A 23-year-old man presented in 2014 with a white blood cell count of 34 × 109/L with 87% circulating blasts by manual differential count. Flow cytometric analysis on the peripheral blood (PB) revealed 89.6% blasts by CD45/SSC gating. The blasts expressed CD10, CD19, CD34, HLA-DR, and CD20 (dim); partially expressed CD13, CD15, and CD33; and did not express CD2, CD7, CD56, and CD117. A subsequent bone marrow (BM) biopsy was done the next day but was a dry tap; therefore, flow cytometry and other cytogenetic studies were not performed on the BM sample. Immunohistochemistry (IHC) studies were performed on the BM biopsy showing 95% blasts positive for CD79a, PAX-5, and TdT, and negative for CD20 and myeloperoxidase (MPO). The morphology and immunophenotype of the blasts in the peripheral blood and bone marrow biopsy were consistent with B-lineage lymphoblastic leukemia. We did perform FISH analysis with a B-ALL panel on the peripheral blood specimen which revealed CDKN2A (p16 at 9q21) gene deletion on one or both chromosomes 9. Fusion of BCR and ABL1 was not detected. Intensive chemotherapy was initiated according to the CALGB 10403 “Adolescent Young Adult” regimen [7], and the patient achieved complete remission. He then proceeded to consolidation without consideration of allogeneic hematopoietic cell transplantation (allo-HCT) based on standard of care for B-cell ALL with favorable cytogenetic and molecular profile.

However, the patient had prolonged cytopenias during consolidation therapy culminating in treatment delay. In early January of 2015 (approximately 24 weeks after initial diagnosis), the patient’s complete blood count revealed 27% blasts. Flow cytometry analysis was performed on the PB; the blasts expressed HLA-DR, CD15, CD33, and CD117; partially expressed CD13 and CD56; and did not express CD2, CD3, CD5, CD7, CD10, CD19, CD20, or CD34. A restaging BM biopsy was performed the same day; unfortunately, it was again a dry tap, so flow cytometric analysis could not be performed. The histology examination of the BM biopsy revealed a hypocellular (30%) marrow with 85% recurrent leukemic blasts. IHC showed the blasts were now positive for MPO, while CD10, PAX-5 CD20, CD79a, and TdT were negative. The overall findings on PB and BM biopsy were consistent with a lineage switch to acute myeloid leukemia (AML) (Figure 1). Although it was a dry tap, a very small amount of aspiration specimen was obtained in the EDTA tube. Despite few marrow spicules on the aspiration smear, cytogenetic analysis and FISH studies were performed. FISH analysis with both B-ALL and AML panels showed persistence of a heterozygous CDKN2A deletion, plus the acquisition of a TP53 deletion, and 7q and 17q duplications. Cytogenetic studies now showed a complex karyotype in 18/20 metaphases, 47,X,-Y,add(1)(p36.1),+18,+add(18)(q23) [12]/47–48,X,−Y,del(1)(p32p36.1),add(11)(p11.2),+18,+18[cp6]/46,XY [2].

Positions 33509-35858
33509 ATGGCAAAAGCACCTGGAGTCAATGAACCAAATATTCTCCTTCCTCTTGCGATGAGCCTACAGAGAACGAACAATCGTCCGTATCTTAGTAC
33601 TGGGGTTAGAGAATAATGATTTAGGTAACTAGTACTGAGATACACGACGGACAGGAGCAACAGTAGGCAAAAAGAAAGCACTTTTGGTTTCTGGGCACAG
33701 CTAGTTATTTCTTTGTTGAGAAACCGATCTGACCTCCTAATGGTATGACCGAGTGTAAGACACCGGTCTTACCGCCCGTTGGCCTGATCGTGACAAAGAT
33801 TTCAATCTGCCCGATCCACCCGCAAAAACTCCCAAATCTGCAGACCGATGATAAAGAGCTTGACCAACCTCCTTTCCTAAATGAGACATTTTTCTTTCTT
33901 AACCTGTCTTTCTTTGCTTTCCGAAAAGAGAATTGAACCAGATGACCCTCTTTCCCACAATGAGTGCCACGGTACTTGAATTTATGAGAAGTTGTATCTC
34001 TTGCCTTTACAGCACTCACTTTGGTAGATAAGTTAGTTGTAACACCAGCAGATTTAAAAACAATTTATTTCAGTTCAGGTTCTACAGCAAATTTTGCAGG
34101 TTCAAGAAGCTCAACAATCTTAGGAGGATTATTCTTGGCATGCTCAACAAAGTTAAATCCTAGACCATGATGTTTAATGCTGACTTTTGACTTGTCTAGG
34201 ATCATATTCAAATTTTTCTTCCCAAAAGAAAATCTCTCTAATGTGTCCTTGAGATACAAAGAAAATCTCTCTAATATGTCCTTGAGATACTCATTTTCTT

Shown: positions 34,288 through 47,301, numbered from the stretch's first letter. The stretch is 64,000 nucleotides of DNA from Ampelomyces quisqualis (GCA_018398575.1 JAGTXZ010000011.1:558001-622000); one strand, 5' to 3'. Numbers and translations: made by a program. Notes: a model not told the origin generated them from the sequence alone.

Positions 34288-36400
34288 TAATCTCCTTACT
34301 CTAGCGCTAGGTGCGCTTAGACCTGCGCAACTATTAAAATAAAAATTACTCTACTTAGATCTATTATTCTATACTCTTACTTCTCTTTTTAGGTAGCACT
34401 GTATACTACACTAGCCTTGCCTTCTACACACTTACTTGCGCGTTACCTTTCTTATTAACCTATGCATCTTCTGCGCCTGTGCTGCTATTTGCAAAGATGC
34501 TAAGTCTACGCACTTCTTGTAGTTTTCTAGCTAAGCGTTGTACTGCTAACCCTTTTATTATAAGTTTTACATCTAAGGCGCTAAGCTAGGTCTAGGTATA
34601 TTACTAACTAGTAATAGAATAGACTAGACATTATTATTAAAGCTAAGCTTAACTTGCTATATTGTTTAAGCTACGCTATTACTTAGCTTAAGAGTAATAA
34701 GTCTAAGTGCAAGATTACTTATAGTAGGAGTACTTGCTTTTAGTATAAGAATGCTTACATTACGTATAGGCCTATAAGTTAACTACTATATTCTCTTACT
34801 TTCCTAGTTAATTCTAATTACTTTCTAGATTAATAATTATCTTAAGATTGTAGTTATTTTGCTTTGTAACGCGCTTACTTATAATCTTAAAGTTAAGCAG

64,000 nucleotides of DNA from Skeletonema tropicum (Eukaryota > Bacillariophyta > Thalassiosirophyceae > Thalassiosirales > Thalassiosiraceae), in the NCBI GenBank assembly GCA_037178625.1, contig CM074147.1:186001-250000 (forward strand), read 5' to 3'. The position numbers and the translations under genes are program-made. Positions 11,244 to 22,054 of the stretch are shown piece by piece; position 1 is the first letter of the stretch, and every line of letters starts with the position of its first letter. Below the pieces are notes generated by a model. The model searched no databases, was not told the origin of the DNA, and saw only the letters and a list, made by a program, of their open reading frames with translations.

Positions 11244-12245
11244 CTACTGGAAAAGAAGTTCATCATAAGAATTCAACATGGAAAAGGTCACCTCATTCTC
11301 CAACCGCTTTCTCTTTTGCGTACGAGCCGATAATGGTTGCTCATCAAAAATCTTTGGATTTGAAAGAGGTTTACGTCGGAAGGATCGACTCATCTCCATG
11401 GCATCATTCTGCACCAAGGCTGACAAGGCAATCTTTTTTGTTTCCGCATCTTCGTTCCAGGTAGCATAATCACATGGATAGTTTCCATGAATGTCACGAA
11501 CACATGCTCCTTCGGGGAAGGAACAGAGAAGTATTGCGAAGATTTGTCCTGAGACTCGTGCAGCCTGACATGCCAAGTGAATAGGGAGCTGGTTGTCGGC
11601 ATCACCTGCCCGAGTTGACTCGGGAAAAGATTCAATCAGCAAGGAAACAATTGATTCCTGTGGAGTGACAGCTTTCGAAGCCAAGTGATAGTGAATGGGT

Figure 1: Histology and immunohistochemistry (IHC) studies on bone marrow biopsies. Flow cytometry analysis and FISH studies on peripheral blood specimens from (a) diagnosis and (b) relapse at 24 weeks. (a) This series shows the phenotype of B-cell ALL, staining positive for CD79a and TdT but negative for MPO. Flow cytometry shows a blast population that is strongly CD19 positive and weakly CD10 positive. The FISH study shows two blast populations: a heterozygous deletion in 42.5% of nuclei [9p-(CDKN2Ax1,D9Z1x2)] and a homozygous deletion in 36% of nuclei [9p-x2(CDKN2Ax0,D9Z1x2)]. (b) This series demonstrates a myeloid leukemia phenotype with strong MPO staining and lack of CD19 and CD10 expression by flow. The FISH shows persistence of a heterozygous CDKN2A gene deletion [9p-(CDKN2Ax1,D9Z1x2)] present in 75.5% of nuclei tested. ALL, acute lymphoblastic leukemia; CDKN2A, cyclin-dependent kinase inhibitor 2A; FISH, fluorescence in situ hybridization; TdT, terminal deoxynucleotidyl transferase; MPO, myeloperoxidase.

Intensive salvage chemotherapy was initiated with the MEC regimen [8], and nadir BM evaluation was hypocellular without blasts, although FISH demonstrated low-level CDKN2A deletion, consistent with minimal residual disease. Ten days later, a rising PB blast percentage prompted another BM biopsy which showed persistence of AL with the same phenotype and FISH with CDKN2A deletion. Further intensive chemotherapy was initiated, but the patient ultimately died of respiratory failure and refractory AL.